On the inclined shaft is a worm, or, as the makers term it, a spiral pinion of several teeth which gears into a straight toothed spur gear-wheel, giving a smooth and roIling tooth contact, and therefore producing an even and uniform feed motion.
This spur gear is fast on a shaft c, which is capable of end motion and is provided on each of its side faces with an annular toothed clutch. On each side of this spur-wheel is a clutch, one of which connects with the train of gears for the turning feed, and the other with the cross-feed gear B.
When the shaft (whose end is shown at C, and to which the
into the rack that extends along the front of the lathe bed; back of the hand wheel and at H' a clamp is provided whereby the saddle or carriage may be locked to the lathe bed when the cross feed is being used, thus obviating the use of a separate clamp on the bed.
The top slide of the compound rest is long and its guideway is short, the nut being in the stationary piece G, and it will be observed that by this arrangement at no time does the bearing surfaces of the slides become exposed to the action of chips or dirt.
Fig. 523 is a sectional view of the carriage and slide rest as arranged for 12 and 16-inch lathes when not pro-vided with a selfacting cross feed. In this case end motion to shaft C is given by
spur gear referred to is fast) is pulled endways outwards from the lathe bed, its front annular clutch engages with the clutch that sets the cross-feed gear B in motion, and B engages with a pinion which forms the nut of the cross-feed screw.
When shaft C is moved endways inwards its other annular clutch engages the clutch on that side of it, and the turning feed is put into operation. The method of operating shaft C endways is as follows :-
In a horizontal bearing D is a shaft at whose end is a weighted lever L, and on the end of this shaft is a crank pin shown" engaging a sleeve E which affords journal bearing to the outer end of shaft c, so that operating the weighted lever L operates E, and therefore shaft C with the spur gear receiving motion from the worm. A simple catch confines lever L to either of its required limits of motion, and allows the free motion of the operating lever to start or stop either the longitudinal or the cross feed, either of which is started or stopped by this lever, but no mistake can occur as to which feed is operated, because the catch above mentioned requires to be shifted to permit the feed to be operated.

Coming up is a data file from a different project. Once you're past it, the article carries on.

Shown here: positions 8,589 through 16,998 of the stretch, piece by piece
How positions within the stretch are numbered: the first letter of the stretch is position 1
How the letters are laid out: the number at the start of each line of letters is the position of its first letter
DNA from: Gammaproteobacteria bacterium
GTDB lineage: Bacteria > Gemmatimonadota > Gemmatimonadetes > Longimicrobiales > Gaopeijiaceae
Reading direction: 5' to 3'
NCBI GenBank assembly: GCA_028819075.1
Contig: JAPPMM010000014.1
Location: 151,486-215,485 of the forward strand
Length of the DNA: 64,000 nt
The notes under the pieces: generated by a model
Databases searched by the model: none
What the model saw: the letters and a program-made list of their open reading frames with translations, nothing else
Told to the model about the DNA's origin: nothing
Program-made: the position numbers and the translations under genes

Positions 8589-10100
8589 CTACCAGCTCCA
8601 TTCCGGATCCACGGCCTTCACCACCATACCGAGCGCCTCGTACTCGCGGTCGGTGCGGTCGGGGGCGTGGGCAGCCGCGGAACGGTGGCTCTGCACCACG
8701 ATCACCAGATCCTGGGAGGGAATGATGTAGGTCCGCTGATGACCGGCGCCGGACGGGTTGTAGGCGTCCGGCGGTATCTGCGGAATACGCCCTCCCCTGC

The lower end of the bell crank F engages with the sleeve E, so that when the shaft C is operated outwards the horizontal arm of bell crank F is depressed and the spur pinion of the cross-feed nut is free to revolve, being driven by the cross-feed motion. When the lever F is moved towards the lathe bed (which occurs when the stop or catch is set to allow the longitudinal feed to be used) the nut of the cross feed is locked fast by the horizontal arm of the bell crank F. This device makes the whole action from one direction of feed to another automatic, and the attention of the workman is not needed for any complicated adjustment of parts preparatory to a change from one feed to the other.
At H is a hand wheel for hand feeding, the pinion R meshing
lever H, which is held in its adjusted position by the tongue T. In this lathe the screw-cutting and the turning feed cannot .be put into gear at the same time.
The tool nut is arranged to enable the tool to be adjusted for height after it is fastened in the tool post by pivoting it to the cross slide, a spring S forcing it upwards at its outer end, thus holding the tool point down and in the direction in which the pressure of the cut forces it, thus preventing the wear of the pivot
from letting the tool move when it first meets the cut. The nut N is operated to adjust the tool height, and at the same time enables the depth of cut to be adjusted very minutely. A trough catches the water, cuttings, &c., and thus protects the slides and slideways from undue wear.
In all these lathes the feeding mechanism is so arranged that there are no overhanging at suspended shaft pins or spindles, each of such parts having a bearing at each end and not depending on the face surface of a collar or pin, as is common in many
lathes. Furthermore, in these lathes the handle for the hand carriage feed moves to the right when the carriage moves to the right; the cross-feed screw (and the upper screw also in compound slide rests) has a left- hand thread, so that the nut being fixed the slides move in the same direction as though the nut moved as in ordinary lathes. The tailstock or poppet- head screw is a right hand because the nut moves in this case. The object of employ. ing right. hand screws in some cases, and left- hand ones in others, is that it comes most natural in operating a screw to move it from right to left to unscrew, and from left to right to screw up a
the lathe driving a shaft which runs between the lathe shears and drives a pinion which gears with the gear on the work driving head shown to stand on the middle of the shears. This head is hollow so that the axle passes through it. On the face of this gear is a Clement's equalizing driver constructed upon the principle of that shown hereafter in Fig. 756.